How Concepts Solve Management Problems

How Concepts Solve Management Problems

Mike Metcalfe

This book offers a process for conceiving solutions to complex, wicked, messy, swampy or socio-technical problems. When charged with complex problem solving, a useful set of concepts needs to emerge, be agreed, and acted upon. Using relevant examples and solution mapping, Mike Metcalfe explains how pragmatic philosophy can be used as a process for solving such issues.

Chapter 10: Questioning action plans

Mike Metcalfe

Subjects: business and management, management education, research methods in business and management, strategic management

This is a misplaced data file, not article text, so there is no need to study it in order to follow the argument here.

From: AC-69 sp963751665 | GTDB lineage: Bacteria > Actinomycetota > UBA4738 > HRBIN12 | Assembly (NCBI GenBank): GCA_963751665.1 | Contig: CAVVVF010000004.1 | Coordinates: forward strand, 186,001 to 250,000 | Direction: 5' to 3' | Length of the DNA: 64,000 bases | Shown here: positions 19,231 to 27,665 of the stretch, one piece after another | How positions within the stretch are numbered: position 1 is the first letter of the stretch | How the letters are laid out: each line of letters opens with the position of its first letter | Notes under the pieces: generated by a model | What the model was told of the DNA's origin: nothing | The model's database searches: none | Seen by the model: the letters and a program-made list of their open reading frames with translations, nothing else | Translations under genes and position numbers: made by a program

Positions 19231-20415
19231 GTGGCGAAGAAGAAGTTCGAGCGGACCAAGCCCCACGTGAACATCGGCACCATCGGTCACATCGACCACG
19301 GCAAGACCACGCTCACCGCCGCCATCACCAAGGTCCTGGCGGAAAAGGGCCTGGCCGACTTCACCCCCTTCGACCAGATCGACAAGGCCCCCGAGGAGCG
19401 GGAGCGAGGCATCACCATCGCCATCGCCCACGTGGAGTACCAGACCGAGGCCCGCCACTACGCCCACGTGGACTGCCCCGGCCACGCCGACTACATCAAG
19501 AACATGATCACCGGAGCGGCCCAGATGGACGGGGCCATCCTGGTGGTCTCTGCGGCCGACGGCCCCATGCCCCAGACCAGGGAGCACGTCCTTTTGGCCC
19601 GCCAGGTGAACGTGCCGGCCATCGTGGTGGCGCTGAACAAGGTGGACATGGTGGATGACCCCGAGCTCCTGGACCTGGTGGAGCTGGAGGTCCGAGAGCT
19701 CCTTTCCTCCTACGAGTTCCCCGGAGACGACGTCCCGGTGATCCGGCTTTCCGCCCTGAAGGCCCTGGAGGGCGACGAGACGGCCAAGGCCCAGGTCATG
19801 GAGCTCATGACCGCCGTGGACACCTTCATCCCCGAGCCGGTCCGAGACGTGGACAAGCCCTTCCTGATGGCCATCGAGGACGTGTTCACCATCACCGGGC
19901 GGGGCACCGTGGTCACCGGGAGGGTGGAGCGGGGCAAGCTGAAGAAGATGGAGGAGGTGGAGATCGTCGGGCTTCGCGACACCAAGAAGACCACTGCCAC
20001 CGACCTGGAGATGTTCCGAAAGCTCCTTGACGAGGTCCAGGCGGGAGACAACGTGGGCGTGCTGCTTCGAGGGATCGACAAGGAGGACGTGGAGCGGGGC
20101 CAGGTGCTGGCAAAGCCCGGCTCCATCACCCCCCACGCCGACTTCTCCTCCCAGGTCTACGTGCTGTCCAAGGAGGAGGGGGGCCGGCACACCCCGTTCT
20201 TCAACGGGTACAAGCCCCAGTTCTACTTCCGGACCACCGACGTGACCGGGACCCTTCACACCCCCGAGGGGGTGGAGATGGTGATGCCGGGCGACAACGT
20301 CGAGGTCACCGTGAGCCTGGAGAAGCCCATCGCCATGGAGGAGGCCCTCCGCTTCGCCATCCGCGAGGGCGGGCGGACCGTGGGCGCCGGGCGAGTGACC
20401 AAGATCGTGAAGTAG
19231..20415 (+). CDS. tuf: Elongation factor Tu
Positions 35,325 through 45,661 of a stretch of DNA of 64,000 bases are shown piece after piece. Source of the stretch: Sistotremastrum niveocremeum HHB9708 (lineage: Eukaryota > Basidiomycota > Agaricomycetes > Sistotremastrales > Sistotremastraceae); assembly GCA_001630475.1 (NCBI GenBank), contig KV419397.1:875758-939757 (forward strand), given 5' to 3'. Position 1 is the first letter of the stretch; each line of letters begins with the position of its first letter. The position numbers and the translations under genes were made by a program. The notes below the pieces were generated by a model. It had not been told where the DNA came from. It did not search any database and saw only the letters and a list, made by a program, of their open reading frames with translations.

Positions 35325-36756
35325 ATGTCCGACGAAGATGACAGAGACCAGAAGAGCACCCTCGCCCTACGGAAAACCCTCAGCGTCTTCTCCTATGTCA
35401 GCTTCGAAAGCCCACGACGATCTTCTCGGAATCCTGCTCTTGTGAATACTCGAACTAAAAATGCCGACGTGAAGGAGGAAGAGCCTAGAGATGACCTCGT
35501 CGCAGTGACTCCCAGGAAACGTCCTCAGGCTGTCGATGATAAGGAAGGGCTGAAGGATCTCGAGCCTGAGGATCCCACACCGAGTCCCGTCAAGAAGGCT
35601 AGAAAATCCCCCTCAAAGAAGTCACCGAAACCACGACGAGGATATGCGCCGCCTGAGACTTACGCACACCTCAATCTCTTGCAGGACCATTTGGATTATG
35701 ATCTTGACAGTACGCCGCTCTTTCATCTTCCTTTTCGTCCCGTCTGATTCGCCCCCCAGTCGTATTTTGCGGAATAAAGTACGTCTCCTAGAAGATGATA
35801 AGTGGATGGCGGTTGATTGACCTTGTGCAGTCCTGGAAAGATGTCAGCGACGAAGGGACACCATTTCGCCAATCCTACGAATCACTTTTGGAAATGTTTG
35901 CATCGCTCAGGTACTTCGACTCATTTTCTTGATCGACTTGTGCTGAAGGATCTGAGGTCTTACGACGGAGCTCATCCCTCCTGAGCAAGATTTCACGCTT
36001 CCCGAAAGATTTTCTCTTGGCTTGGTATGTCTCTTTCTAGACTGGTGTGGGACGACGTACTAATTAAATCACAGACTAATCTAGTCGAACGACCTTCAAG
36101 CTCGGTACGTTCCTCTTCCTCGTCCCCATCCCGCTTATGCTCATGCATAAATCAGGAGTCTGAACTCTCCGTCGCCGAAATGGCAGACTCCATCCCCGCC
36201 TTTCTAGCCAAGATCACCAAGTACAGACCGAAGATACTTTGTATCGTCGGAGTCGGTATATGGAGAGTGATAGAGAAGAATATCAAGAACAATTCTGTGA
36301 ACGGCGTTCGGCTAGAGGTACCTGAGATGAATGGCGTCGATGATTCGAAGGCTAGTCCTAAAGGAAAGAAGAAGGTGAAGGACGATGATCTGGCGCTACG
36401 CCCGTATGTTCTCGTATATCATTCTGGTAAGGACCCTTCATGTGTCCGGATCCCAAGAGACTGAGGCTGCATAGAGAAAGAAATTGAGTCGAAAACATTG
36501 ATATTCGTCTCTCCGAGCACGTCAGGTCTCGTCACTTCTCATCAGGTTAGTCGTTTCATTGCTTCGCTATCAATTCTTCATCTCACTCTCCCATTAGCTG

Action plans need to be thought through and clearly communicated to those expected to enact them. This chapter addresses the problem of how to think systematically about the detail required in action plans. For example, if there is intent to reorganize to enable more innovation, then how exactly is this reorganization to be achieved? Who does what? Elaborating and enacting this detail is going to be the task of a project manager. Using a systematic questioning approach is thought to provide a thinking aid for the problem-solver and to assist in communicating what needs to be done to the project manager. Therefore, this chapter explains why and how systematic questioning might be used to scope the action plans.

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